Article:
held on Thursday, October 23, 2003, at 7PM in the Information Center.
Her presentation will cover the basics of the financial responsibilities
of non-profit organizations, especially neighborhood associations. Proper
record-keeping, government reports, and payroll will be among the topics discussed.
This meeting should be especially valuable for current and future
neighborhood association treasurers and other officers. Questions will be
entertained and the entire presentation will last no more than one hour.
An Old Louisville Tradition:
47th St. James Court Art Show Scheduled October 3-5
Over 700 artist from over
40 states and Canada plus thousands of shoppers and visitors will converge
on Old Louisville for the 47th annual St. James Court Art Show on October
3, 4, and 5.
Exhibits and sales of fine arts and crafts in mediums such as
clay, glass, sculpture, jewelry and more will add to the fun and excitement.
Many and varied food venues, including the Old Louisville Neighborhood
Council Food Booth at the St James fountain, are also a part of the show.
The show and St James Court have a long and storied past
which includes neighbors past and present and little-known but interesting facts:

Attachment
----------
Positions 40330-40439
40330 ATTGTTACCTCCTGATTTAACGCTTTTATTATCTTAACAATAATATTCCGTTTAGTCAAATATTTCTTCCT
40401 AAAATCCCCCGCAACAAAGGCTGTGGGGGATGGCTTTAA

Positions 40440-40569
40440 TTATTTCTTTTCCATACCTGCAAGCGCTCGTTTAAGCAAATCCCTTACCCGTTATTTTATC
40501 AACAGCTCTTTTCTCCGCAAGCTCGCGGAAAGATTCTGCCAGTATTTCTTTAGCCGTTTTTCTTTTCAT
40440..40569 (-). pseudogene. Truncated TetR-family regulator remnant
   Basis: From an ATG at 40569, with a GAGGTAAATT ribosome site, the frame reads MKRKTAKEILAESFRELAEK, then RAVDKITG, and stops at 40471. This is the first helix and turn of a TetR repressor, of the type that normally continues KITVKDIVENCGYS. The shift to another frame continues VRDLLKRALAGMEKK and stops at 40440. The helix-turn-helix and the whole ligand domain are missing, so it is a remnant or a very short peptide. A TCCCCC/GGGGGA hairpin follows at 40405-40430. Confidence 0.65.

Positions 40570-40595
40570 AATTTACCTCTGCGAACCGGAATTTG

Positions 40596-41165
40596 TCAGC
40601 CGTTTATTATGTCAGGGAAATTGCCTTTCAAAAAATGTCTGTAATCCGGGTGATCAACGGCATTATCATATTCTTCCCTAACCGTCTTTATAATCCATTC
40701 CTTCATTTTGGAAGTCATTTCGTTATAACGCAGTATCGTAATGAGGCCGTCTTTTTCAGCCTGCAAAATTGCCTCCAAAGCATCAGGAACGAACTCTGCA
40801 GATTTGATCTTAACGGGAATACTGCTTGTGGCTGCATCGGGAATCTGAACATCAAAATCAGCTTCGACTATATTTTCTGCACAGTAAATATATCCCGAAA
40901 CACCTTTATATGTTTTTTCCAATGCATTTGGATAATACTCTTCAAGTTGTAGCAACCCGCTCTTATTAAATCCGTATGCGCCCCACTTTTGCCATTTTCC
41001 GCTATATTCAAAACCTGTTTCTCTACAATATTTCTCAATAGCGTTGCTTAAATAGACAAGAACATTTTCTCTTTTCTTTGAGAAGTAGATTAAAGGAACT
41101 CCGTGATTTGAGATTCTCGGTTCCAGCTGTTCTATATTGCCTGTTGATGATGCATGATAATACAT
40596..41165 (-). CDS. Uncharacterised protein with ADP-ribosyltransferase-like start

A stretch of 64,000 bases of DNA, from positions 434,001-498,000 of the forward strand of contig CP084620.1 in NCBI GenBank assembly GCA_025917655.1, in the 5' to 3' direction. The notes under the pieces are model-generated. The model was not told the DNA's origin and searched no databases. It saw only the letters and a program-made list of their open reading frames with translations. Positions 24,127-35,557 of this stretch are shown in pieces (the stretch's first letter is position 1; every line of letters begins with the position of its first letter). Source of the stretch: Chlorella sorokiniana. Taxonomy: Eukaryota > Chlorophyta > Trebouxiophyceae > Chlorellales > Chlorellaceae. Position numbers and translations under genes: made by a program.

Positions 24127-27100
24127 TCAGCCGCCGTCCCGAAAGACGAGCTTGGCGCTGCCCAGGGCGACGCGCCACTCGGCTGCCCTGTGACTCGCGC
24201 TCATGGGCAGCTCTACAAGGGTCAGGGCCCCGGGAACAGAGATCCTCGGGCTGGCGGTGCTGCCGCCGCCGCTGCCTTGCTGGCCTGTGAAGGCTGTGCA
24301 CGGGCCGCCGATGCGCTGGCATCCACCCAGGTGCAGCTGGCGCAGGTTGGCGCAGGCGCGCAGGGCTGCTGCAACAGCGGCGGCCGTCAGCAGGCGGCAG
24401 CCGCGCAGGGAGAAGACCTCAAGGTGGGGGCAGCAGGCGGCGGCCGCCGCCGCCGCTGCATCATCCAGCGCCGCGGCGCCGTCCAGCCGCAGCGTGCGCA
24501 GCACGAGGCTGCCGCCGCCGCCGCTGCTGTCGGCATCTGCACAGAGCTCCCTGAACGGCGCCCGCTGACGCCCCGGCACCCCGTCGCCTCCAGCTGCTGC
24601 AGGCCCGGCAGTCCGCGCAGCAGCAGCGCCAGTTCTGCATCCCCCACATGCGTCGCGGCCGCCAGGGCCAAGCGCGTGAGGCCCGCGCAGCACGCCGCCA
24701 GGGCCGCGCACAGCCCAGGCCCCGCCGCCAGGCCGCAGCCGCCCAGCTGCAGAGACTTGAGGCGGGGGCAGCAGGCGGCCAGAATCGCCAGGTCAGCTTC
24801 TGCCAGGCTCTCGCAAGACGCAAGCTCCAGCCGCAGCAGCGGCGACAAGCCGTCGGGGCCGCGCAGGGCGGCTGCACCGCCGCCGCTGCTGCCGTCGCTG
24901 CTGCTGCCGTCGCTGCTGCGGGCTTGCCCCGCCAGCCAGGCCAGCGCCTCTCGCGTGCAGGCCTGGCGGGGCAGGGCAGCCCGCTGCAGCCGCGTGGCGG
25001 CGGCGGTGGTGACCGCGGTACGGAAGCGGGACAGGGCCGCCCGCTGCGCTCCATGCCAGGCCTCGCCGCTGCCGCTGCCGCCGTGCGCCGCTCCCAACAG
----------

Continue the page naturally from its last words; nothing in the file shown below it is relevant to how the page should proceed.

Saint James Court, the originating site of the art show, was originally
part of the 45-acre plot of land where the Southern Exposition was held
between 1883 and 1887.
Deed restrictions required all houses on St. James Court to be constructed
of either brick or stone; the only exception exists at 1418 St. James Court
where the wooden playhouse of the DuPont family's children was moved to
its present location in 1905 from the land the family sold to the city, which
was developed into Central Park.
The art show was the brainchild of Malcolm Bird, who was its chair
for 14 years. Ann Higbie, Mae Salyers, Oscar Stremmel, and Jim Perry
were also volunteer leaders of the art show in its earlier days.
The first art show was held the first weekend of October, 1957. It
was called the St James Clothesline Art Show that year as the artwork of
15 artists was hung on a clothesline between two trees on the court.
The first show netted $150; the total sales for art is now $3 million.
In 1958, Minnie Bryan and Ann Higbie suggested food sales as a way to
raise money; Francis Morgan's homemade chocolate/assorted candies,
Marguerite Gifford's pickled watermelon rind, and Jack Kersey's chutney, bananas
flambé, cupcakes and cookies were part of
the bill of fare.
The Old Louisville Neighborhood Council Food Booth began operations